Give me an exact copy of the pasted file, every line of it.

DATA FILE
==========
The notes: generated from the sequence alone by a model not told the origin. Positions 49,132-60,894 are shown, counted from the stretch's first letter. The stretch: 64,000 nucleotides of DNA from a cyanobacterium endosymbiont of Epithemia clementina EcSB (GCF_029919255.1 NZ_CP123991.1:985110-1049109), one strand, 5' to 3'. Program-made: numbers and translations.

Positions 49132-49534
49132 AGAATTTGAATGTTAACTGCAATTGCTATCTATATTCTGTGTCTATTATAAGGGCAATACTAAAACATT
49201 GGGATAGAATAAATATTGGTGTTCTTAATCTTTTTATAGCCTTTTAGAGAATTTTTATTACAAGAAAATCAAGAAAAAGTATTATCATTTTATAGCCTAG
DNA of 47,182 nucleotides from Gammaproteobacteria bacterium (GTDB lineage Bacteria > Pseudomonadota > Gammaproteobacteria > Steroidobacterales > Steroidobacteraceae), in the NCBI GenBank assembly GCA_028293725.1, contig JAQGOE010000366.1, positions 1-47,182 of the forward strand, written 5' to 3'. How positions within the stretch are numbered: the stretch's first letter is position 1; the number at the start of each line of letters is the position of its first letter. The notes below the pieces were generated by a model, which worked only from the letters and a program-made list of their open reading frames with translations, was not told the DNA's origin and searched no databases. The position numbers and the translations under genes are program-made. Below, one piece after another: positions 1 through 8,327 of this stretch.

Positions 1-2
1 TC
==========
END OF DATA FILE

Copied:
The notes: generated from the sequence alone by a model not told the origin. Positions 49,132-60,894 are shown, counted from the stretch's first letter. The stretch: 64,000 nucleotides of DNA from a cyanobacterium endosymbiont of Epithemia clementina EcSB (GCF_029919255.1 NZ_CP123991.1:985110-1049109), one strand, 5' to 3'. Program-made: numbers and translations.

Positions 49132-49534
49132 AGAATTTGAATGTTAACTGCAATTGCTATCTATATTCTGTGTCTATTATAAGGGCAATACTAAAACATT
49201 GGGATAGAATAAATATTGGTGTTCTTAATCTTTTTATAGCCTTTTAGAGAATTTTTATTACAAGAAAATCAAGAAAAAGTATTATCATTTTATAGCCTAG
DNA of 47,182 nucleotides from Gammaproteobacteria bacterium (GTDB lineage Bacteria > Pseudomonadota > Gammaproteobacteria > Steroidobacterales > Steroidobacteraceae), in the NCBI GenBank assembly GCA_028293725.1, contig JAQGOE010000366.1, positions 1-47,182 of the forward strand, written 5' to 3'. How positions within the stretch are numbered: the stretch's first letter is position 1; the number at the start of each line of letters is the position of its first letter. The notes below the pieces were generated by a model, which worked only from the letters and a program-made list of their open reading frames with translations, was not told the DNA's origin and searched no databases. The position numbers and the translations under genes are program-made. Below, one piece after another: positions 1 through 8,327 of this stretch.

Positions 1-2
1 TC